Nikkei hits 1-week low on weak Wall Street; Sharp tumbles on S&P rating cut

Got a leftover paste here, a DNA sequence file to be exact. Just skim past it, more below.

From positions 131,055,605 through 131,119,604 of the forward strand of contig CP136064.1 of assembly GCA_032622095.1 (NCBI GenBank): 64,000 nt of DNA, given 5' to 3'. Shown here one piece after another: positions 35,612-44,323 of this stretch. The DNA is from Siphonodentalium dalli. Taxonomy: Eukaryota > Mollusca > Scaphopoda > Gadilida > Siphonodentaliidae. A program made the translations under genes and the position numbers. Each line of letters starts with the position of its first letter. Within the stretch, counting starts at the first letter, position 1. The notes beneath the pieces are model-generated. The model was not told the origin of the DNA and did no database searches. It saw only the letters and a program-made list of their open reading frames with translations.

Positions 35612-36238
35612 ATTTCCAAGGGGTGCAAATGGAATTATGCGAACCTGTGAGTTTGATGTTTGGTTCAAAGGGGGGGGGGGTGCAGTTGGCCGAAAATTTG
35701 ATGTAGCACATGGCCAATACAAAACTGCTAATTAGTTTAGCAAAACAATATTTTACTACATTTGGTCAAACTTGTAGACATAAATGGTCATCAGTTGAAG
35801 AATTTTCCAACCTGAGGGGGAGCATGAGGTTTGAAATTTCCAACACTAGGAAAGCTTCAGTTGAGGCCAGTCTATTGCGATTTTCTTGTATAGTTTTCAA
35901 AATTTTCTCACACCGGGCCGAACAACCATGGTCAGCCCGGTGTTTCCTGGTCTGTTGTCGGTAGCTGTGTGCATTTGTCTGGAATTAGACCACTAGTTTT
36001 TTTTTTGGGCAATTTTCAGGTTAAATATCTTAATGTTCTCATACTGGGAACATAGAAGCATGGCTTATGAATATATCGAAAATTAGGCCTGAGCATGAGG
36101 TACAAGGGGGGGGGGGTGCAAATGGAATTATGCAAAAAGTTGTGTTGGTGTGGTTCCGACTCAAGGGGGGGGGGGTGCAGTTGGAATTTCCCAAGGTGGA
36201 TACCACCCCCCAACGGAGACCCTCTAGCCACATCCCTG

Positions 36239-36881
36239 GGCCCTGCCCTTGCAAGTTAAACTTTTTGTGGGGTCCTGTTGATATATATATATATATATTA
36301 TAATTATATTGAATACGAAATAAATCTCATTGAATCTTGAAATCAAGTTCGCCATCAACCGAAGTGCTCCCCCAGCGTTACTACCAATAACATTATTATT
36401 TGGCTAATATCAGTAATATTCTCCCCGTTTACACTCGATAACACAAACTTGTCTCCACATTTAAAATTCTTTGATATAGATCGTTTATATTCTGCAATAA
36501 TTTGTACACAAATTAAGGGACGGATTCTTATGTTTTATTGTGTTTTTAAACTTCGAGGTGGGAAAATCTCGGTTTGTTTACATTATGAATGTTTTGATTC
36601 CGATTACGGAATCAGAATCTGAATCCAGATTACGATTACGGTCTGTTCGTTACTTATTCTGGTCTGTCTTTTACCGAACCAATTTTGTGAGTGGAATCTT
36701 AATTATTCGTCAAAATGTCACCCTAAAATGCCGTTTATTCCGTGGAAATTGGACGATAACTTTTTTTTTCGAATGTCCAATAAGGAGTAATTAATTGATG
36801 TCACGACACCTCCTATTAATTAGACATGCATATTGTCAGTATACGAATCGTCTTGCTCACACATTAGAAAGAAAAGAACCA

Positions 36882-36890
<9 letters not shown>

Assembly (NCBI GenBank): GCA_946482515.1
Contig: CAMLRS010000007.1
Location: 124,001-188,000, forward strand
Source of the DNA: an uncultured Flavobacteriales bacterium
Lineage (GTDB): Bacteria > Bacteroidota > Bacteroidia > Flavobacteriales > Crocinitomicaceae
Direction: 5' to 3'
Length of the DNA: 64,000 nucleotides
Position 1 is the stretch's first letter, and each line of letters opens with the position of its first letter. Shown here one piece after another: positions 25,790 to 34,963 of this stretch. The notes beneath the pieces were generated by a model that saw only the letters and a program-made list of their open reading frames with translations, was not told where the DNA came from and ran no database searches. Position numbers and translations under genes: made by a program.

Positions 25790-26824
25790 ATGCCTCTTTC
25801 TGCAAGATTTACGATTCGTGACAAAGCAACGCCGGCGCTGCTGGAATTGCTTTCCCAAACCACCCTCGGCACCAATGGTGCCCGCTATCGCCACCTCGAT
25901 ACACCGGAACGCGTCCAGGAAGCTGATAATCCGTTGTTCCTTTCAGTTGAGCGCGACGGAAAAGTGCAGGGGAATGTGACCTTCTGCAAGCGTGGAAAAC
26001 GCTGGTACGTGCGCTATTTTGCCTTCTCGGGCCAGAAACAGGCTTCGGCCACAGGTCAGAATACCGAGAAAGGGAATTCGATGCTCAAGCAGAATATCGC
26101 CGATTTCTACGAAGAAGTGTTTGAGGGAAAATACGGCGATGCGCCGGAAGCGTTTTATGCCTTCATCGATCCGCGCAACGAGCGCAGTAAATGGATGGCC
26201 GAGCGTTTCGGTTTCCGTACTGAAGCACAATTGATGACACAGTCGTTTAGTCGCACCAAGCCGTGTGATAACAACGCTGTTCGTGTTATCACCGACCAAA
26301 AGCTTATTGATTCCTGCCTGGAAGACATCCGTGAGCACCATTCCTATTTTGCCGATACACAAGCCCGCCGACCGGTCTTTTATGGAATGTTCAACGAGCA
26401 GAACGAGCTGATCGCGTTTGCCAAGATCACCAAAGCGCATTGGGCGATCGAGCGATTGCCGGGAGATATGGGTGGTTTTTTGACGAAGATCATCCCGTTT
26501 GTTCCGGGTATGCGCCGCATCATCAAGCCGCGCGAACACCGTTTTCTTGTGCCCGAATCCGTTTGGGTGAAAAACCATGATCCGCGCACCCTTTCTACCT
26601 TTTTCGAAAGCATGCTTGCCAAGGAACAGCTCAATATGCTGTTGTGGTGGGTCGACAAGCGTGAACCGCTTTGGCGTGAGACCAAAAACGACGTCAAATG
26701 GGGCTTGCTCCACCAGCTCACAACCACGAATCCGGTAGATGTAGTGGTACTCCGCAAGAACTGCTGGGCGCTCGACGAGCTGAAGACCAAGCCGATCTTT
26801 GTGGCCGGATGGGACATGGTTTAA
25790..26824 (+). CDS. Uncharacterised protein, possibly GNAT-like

* Investors cautious before U.S. jobs data on Fri - analysts * S&P cuts Sharp's rating to 'CCC+' * Sumco dives on fund-raising announcement By Ayai Tomisawa TOKYO, March 4 (Reuters) - Japan's Nikkei share average dropped to a one-week low on Wednesday morning after weak performances in U.S. shares triggered profit-taking, while Sharp Corp dived after Standard & Poor's cut its credit rating. The Nikkei dropped 1.0 percent to 18,630.97 in midmorning trade after slipping as far as 18,586.84, the lowest level since Feb. 25. A weak-yen trend has paused, weighing on sentiment. The dollar backed off from Tuesday's high of 120.27 yen, falling 0.1 percent to 119.62 yen. Analysts said investors remain cautious as they look to U.S. jobs and wage data on Friday for further clues on when the Federal Reserve may raise interest rates. "Whether this selling is short-term profit-taking or can lead to a solid correction depends on how the market perceives the U.S. jobs data," said Isao Kubo, equity strategist at Nissay Asset Management. "If wages are better than expected and trigger worries about a sooner-than-later rate hike, there may be some more selling in stocks." Sharp tumbled as low as 6.5 percent after S&P cut its long-term ratings on the company to 'CCC+' following news that it plans to ask its main lender banks for a debt-for-equity swap. Sumco Corp dived as much as 12 percent to a 1-1/2-week low after saying it will issue up to 60 billion yen in common shares. Exporters were weaker, with Honda Motor Co dropping 1.0 percent and Toyota Motor Corp 0.8 percent. Bucking the weakness, NGK Insulators Ltd, world's largest producer of insulators for power utilities, rose 3.0 percent to 2,401 yen, the highest since Jan. 30, after SMBC Nikko Securities raised its rating to "outperform" from "neutral", citing strong business opportunities in China. The broader Topix dropped 1.0 percent to 1,510.81, and the JPX-Nikkei Index 400 declined 1.0 percent to 13,723.12. (Editing by Richard Borsuk)
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